Dwelling in Egypt | Genesis 46:31-47:31

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Then Joseph settled his father and his brothers and gave them a possession in the land of Egypt, in the best of the land, in the land of Rameses, as Pharaoh had commanded. And Joseph provided his father, his brothers, and all his father’s household with food, according to the number of their dependents. (Genesis 47:11-12 ESV)

OPENING THOUGHT

The book of beginnings, Genesis perfectly sets up the story and themes for the remainder of the Bible. After describing creation, humanity’s fall into sin, and the great flood, the narrative shifts onto the family of one man, Abraham. The LORD gave his family three promises: they would become a great nation, possess the land of Canaan, and bless all the families of the earth. Both Abraham and Isaac, his son, died without seeing these promises fulfilled.

Jacob, Abraham’s grandson, had twelve children, and drama ensued. He loved Joseph, the eleventh son, most of all, so the older ten brothers sold Joseph into slavery to get rid of him. By the providence of God, Joseph went for slave, to prisoner, to ruling all of Egypt. Also by providence, God used Joseph to rescue the world from a severe famine, which also gave him the opportunity to be reconciled with his brothers.

With his father and brothers in Egypt, Joseph must now present his family to Pharaoh. The meeting with the Egyptian king is made tense by the Egyptians disdain for shepherds, but God uses Pharaoh to graciously bless Jacob’s family. In turn, Jacob pronounces two blessings upon Pharaoh. We are then told how Pharaoh came to be blessed through Joseph wise management of Egypt during the time of the famine.

GROUP DISCUSSION

Read 46:31-47:31 and discuss the following.

  1. Which verses stood out most to you as you read Genesis 46:31-47:31? Why? What do these verses teach you about who God is?
  2. Through Joseph’s shrewd management, he saved Egypt from the famine while also prospering Pharaoh richly. Why does Genesis present Joseph’s actions in a positive light? How do our tithes and offerings resemble the people of Egypt’s tax to Pharaoh? How does the gospel impact our giving?
  3. Our text ends with Jacob demanding that Joseph pledge to bury his body in Canaan. Why was Jacob so adamant about ensuring that his body was carried down to Egypt? Like Jacob, how are you planning to display your faith in God’s promises beyond your own life?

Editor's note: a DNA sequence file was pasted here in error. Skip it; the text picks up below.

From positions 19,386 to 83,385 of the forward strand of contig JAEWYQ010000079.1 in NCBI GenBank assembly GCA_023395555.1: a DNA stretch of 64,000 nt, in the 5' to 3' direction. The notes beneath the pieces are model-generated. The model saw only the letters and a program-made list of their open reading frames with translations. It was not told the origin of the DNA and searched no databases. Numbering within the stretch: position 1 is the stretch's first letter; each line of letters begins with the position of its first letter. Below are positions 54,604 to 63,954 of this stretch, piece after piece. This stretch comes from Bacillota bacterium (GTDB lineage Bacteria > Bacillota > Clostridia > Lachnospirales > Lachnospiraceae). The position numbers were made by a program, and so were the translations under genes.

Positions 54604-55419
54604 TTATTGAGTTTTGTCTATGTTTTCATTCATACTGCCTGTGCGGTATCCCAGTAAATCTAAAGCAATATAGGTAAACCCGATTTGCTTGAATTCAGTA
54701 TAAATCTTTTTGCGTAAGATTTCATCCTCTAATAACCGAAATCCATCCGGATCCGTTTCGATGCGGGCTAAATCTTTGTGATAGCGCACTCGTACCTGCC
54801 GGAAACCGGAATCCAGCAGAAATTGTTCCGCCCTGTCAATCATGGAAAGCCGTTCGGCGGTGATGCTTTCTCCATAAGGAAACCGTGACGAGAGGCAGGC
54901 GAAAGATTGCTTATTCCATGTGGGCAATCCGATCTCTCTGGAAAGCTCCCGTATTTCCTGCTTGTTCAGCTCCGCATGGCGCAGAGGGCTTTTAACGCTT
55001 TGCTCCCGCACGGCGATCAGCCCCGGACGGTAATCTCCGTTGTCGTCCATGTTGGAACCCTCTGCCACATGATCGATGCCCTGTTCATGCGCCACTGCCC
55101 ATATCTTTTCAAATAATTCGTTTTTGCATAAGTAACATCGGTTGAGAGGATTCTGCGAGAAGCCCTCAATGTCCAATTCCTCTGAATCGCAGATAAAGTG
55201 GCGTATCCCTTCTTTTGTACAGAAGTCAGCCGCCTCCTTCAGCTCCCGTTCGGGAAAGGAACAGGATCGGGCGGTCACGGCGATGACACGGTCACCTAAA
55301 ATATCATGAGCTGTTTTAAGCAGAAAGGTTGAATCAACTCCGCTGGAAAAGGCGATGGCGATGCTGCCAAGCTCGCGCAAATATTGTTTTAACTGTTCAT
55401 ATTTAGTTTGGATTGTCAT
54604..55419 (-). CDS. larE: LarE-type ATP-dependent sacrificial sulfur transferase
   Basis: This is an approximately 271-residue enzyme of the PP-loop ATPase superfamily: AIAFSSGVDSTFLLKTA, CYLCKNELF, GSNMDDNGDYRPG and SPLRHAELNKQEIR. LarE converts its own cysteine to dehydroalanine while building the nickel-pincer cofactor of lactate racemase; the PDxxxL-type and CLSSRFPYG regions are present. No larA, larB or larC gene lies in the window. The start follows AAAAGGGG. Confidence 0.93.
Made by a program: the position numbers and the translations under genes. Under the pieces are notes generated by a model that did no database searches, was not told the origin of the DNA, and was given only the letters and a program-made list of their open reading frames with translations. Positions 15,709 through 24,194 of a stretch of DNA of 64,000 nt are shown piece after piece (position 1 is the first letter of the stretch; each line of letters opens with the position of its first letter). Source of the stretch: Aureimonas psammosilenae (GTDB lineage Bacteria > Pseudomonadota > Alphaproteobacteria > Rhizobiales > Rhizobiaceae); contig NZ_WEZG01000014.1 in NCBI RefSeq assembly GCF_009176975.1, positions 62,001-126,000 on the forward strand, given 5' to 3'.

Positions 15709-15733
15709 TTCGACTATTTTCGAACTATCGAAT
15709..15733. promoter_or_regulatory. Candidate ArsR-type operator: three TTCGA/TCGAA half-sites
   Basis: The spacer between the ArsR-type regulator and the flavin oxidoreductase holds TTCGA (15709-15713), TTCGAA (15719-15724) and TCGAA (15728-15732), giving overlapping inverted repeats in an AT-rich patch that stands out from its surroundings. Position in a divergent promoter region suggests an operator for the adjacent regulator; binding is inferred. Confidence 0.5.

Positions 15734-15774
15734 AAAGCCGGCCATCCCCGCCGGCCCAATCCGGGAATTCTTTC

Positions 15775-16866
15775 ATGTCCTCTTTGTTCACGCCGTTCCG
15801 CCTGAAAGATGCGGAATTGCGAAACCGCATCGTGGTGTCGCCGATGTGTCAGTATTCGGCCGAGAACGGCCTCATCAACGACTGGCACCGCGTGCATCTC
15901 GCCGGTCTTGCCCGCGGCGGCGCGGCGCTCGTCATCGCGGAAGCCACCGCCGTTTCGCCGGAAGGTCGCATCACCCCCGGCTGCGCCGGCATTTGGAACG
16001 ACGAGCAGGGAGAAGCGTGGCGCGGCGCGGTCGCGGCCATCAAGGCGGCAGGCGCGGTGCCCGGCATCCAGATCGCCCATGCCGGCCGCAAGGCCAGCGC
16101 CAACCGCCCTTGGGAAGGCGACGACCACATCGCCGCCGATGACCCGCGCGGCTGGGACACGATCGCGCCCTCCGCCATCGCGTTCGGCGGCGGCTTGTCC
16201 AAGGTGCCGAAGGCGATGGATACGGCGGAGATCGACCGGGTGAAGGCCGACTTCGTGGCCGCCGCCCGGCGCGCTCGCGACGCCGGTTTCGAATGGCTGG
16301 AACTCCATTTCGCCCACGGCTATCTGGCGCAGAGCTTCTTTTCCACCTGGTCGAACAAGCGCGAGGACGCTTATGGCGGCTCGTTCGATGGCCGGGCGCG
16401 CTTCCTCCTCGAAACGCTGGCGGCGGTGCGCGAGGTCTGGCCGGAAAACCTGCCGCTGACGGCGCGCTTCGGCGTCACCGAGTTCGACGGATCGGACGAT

PERSONAL REFLECTION

Because all Scripture profits us through teaching, reproving, correcting, and training us, reflect upon the studied text, and ask yourself the following questions.

  • What has God taught you through this text (about Himself, sin, humanity, etc.)?
  • What sin has God convicted or reproved you of through this text?
  • How has God corrected you (i.e. your theology, thinking, lifestyle, etc.) through this text?
  • Pray through the text, asking God to train you toward righteousness by conforming you in obedience to His Word.

The Journey to Egypt | Genesis 46:1-30

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So Israel took his journey with all that he had and came to Beersheba, and offered sacrifices to the God of his father Isaac. And God spoke to Israel in visions of the night and said, “Jacob, Jacob.” And he said, “Here I am.” Then he said, “I am God, the God of your father. Do not be afraid to go down to Egypt, for there I will make you into a great nation. I myself will go down with you to Egypt, and I will also bring you up again, and Joseph’s hand shall close your eyes.” (Genesis 46:1-4 ESV)

OPENING THOUGHT

Because Genesis is the Bible’s introduction, we cannot properly understand the rest of the Scriptures without knowing this book. Here we learn that God made the world good and created humans in His image, but we rejected God’s paradise, choosing rebellion instead. But God did not give up on us. In fact, He promised a Savior that would one day defeat sin and death for good, and that Savior would come from the family of a man named Abraham.

Although none in Abraham’s family have proved to be the Savior, God miraculously uses Joseph (Abraham’s great-grandson) to save his family. After being sold into slavery by his brothers, Joseph went from being a slave, to being a prisoner, to becoming Pharaoh’s right-hand man. Through divine wisdom, Joseph guides Egypt through a devastating seven year famine, and now he beckons his brothers to bring his father Jacob down to Egypt.

Regularly fearful and nearing 130 years old, the journey to Egypt would have been frightening for Jacob, but God speaks to the patriarch, encouraging him to make the journey down to his long-lost son. Just as Joseph, the grain supplier in Egypt, is an image of Jesus being the bread of life, so Jacob’s journey into Egypt is similar to the journey we must all make toward Christ.

GROUP DISCUSSION

Read chapter 46:1-30 and discuss the following.

  1. Which verses stood out most to you as you read Genesis 46:1-27? Why? What do these verses teach you about who God is?
  2. Jacob responds to the news that Joseph is alive in Egypt by worshiping God through sacrifices. Do you regularly turn to God in worship upon receiving blessings? What does that worship look like?
  3. Even in his old age, Jacob must make the perilous journey into Egypt to meet Joseph and save his family from the famine. How does this journey parallel our daily walk as Christians? How is Judah similar to Jesus in preparing the way for his brothers? In what ways does discipleship help others on their journey toward Christ?